Mailbox: Media, and social media, equally to blame in Urban Meyer mess

Brian White
The Columbus Dispatch

Brian: It is true that Urban Meyer should never have gotten himself into the mess he is now apologizing for. As he said, he should have just walked away.

However, what is it with these idiots who get their kicks out of taking videos of people in compromising situations and then posting the video on social media? Come on, man! 

Apparently, these idiots have no compassion or feelings about what effect their actions will have on the individual's well-being, respect and reputation, as well the anguish inflicted on the individual's family.

What purpose does it serve to expose an individual's weaknesses for everyone to see?

Mike Welsh Westerville

Mike: This is the life of celebrity today. There are all kinds of people out there with phones who can't wait to take people down. Like it or not, it's reality. The best advice I can think of is pretty simple: Stay clear of situations you will soon be apologizing for. Especially in public, crowded places. Even if you own the restaurant.

Jaguars coach Urban Meyer said he apologized to his team for being a distraction. "It’s stupid. I owned it. I should not have myself in that type of position," Meyer said.

Rob Oller:Headaches of his own making continue to mar Urban Meyer's NFL experiment

Brian: OMG. Urban Meyer is human. The media spending so much effort making him look like an idiot is a sad commentary on humanity. 

The media gains audience by reporting on “shocking events” of famous people, who were portrayed earlier as “walking on water.” But they never were saints, just humans who were good at their jobs.

Meyer simply acted on human impulse to a situation he is probably faced with countless times every day. Every famous person is faced with similar situations. I dislike almost every thing about Donald Trump, but the one thing I understood about him was his desire to flirt or have sex with beautiful women. I am not saying it was the right thing to do, but human nature will encourage this type of behavior in most men.

So, while his family might not, I forgive Trump for “crude” behavior. The same with Meyer. He was a wonderful coach for Ohio State. He did his job well. To criticize him for being human is a waste of time and should be left to the privacy of his loved ones.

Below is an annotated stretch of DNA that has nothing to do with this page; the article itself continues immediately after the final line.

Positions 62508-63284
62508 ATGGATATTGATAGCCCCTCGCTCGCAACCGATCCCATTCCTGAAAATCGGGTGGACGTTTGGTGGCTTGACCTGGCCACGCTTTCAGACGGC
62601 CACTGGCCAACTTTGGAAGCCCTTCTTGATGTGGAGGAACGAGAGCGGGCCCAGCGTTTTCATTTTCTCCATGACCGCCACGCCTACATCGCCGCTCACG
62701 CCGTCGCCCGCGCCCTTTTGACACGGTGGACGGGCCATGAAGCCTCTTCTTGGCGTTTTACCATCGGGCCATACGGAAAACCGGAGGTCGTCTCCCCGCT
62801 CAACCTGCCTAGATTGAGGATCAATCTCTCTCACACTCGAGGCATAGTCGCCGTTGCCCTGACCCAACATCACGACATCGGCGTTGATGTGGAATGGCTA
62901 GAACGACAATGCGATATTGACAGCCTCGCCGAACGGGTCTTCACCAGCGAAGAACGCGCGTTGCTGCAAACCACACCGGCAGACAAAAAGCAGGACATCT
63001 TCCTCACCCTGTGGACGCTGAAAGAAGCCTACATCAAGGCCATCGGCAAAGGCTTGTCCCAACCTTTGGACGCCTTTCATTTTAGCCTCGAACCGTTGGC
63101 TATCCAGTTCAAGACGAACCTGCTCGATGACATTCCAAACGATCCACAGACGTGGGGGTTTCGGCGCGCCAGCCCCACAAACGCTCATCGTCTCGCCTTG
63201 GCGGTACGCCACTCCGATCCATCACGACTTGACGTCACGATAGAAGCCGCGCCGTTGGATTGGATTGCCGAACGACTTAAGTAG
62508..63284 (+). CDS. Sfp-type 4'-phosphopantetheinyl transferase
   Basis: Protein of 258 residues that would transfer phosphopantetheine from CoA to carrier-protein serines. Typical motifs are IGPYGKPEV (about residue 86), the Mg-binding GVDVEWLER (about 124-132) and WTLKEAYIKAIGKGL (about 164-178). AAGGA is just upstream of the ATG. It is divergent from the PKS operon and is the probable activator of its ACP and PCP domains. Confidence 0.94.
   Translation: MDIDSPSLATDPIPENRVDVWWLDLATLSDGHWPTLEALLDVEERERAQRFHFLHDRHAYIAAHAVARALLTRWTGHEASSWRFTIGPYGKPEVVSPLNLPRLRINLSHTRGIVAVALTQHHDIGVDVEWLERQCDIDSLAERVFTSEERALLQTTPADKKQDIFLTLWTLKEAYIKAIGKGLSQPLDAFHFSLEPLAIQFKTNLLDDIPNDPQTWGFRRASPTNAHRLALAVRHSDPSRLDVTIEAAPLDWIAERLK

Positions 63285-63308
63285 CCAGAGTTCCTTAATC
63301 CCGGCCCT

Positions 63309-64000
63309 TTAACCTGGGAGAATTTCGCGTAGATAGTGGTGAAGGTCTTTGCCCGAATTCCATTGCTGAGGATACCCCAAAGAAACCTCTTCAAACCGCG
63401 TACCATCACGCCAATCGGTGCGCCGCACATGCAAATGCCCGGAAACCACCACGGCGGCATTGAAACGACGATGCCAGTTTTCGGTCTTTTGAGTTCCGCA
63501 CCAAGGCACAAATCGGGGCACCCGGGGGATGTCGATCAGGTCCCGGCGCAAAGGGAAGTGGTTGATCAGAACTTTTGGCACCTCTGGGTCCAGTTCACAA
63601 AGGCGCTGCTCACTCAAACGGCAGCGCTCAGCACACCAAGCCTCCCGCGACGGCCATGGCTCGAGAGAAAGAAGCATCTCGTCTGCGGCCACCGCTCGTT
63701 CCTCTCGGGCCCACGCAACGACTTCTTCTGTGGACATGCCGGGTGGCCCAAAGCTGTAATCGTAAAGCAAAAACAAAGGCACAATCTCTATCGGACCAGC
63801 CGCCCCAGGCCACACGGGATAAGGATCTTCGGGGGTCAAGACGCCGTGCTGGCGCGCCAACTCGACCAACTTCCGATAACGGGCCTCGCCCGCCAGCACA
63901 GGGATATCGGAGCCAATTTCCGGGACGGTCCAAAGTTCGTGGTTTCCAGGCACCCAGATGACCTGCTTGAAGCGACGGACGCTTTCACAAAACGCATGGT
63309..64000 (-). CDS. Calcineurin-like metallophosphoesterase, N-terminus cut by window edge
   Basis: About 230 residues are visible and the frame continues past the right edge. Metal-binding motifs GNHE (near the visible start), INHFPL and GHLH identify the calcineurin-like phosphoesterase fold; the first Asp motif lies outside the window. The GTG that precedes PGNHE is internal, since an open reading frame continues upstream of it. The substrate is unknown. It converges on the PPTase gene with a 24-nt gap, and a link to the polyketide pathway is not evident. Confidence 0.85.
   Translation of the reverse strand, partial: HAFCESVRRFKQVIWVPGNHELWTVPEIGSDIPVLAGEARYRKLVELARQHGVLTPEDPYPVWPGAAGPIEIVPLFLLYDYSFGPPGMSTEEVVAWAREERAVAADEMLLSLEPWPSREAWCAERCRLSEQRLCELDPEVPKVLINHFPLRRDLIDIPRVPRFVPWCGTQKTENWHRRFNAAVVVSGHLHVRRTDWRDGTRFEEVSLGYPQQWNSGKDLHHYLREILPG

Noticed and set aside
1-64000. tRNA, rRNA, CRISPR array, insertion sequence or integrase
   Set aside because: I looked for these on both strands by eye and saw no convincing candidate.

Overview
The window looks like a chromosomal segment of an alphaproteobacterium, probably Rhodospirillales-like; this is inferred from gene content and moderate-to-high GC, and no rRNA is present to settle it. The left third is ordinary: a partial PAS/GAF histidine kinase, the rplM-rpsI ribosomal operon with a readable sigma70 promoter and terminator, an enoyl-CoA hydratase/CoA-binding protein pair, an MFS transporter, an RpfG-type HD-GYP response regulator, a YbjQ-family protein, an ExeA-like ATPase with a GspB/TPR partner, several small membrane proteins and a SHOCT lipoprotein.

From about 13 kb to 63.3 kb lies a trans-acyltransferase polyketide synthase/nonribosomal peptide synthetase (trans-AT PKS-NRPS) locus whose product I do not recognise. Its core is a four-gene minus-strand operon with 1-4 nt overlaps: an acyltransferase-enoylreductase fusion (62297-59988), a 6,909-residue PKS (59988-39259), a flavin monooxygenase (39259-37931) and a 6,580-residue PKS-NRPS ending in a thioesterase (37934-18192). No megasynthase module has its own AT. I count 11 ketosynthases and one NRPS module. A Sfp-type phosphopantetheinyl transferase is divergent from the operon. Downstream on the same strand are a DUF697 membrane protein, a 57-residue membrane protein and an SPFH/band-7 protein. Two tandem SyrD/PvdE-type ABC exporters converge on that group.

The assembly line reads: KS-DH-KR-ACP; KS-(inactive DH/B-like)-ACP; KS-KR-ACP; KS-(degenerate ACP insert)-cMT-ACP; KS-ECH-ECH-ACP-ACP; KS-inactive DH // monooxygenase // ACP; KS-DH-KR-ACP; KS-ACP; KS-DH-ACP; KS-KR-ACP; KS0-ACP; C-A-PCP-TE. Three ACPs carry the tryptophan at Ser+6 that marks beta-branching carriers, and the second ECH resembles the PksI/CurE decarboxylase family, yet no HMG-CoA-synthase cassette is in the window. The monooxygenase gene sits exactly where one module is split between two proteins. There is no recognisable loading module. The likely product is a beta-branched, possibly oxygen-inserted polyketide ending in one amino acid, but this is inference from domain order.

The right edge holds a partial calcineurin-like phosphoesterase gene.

Ted Sinks, Delaware

Ted: One of Meyer's biggest messages to his teams is to be focused on the task at hand and to not introduce distractions that could sidetrack things. Thus, him being cavalier in such a public setting sends a strong message that he doesn't practice what he preaches. I'm sure his players would rather he be figuring a way to finally win a game.

Urban Meyer:One of the most successful college football coaches is linked to controversies

Ohio State Buckeyes fans listen as the Ohio State University Marching Band drumlins plays as they enter St. John Arena for Skull Session before a NCAA Division I football game between the Ohio State Buckeyes and the Akron Zips on Saturday, Sept. 25, 2021 at Ohio Stadium in Columbus, Ohio.

Hello Mr. White: I was pleased to read the issue of loud music remains a "hot topic."  I can assure you, that sentiment comes from many others not named Dave.

In my 40 years as a Dispatch subscriber, I have been moved to write to a columnist only on one other occasion. What affect could my lonely opinion have? But if a pool of complaints exists regarding this irksome practice, then I want my voice added to the swell. Would it be too much to hope the university would listen to us?

Going to an Ohio State basketball or football game is a special event, very often shared by friends and family. I made a habit of treating old acquaintances or distant family to the experience, and enjoyed time "catching up" while cheering on the Buckeyes. 

It would be nice to be able to hear the band. I would like to converse with the person next to me without having to shout. It wears you down to the point you just give up.

An OSU basketball game at the Schott is an overwhelming assault. It's not just the volume, either. It's a game-long cacophony of competing ads, PA system, shouting cheerleaders, band playing, video broadcast, loud music, dueling hot dogs etc. ... In your face, all at the same time, at full volume. Why?

I love loud music and attend many concerts. But this is OSU football/basketball! Great traditions. The camaraderie of the faithful is the "experience" we enjoy. Cheap gimmicks and thrills add nothing. This isn't some some arena football team or minor league franchise. Let us enjoy listening to the band and debating the previous play in between snaps or during timeouts. 

Soaring ticket prices and subpar competition aren't the only reasons attendance is waning. Basketball games became such a cheap, difficult circus experience that I stopped my season tickets. Football games are not much better. 

Wake up, OSU. This is the consensus of your fans. Please listen. 

Kevin

Kevin: Welcome to the Dave/David discussion! (We've gotten several emails on the subject, but, oddly, all were from people named Dave or David.) And thanks for your viewpoints. This topic remains hot among our readers. Who knows? Maybe OSU is listening.

Have more comments, questions? Reach out to me at bwhite1@dispatch.com.

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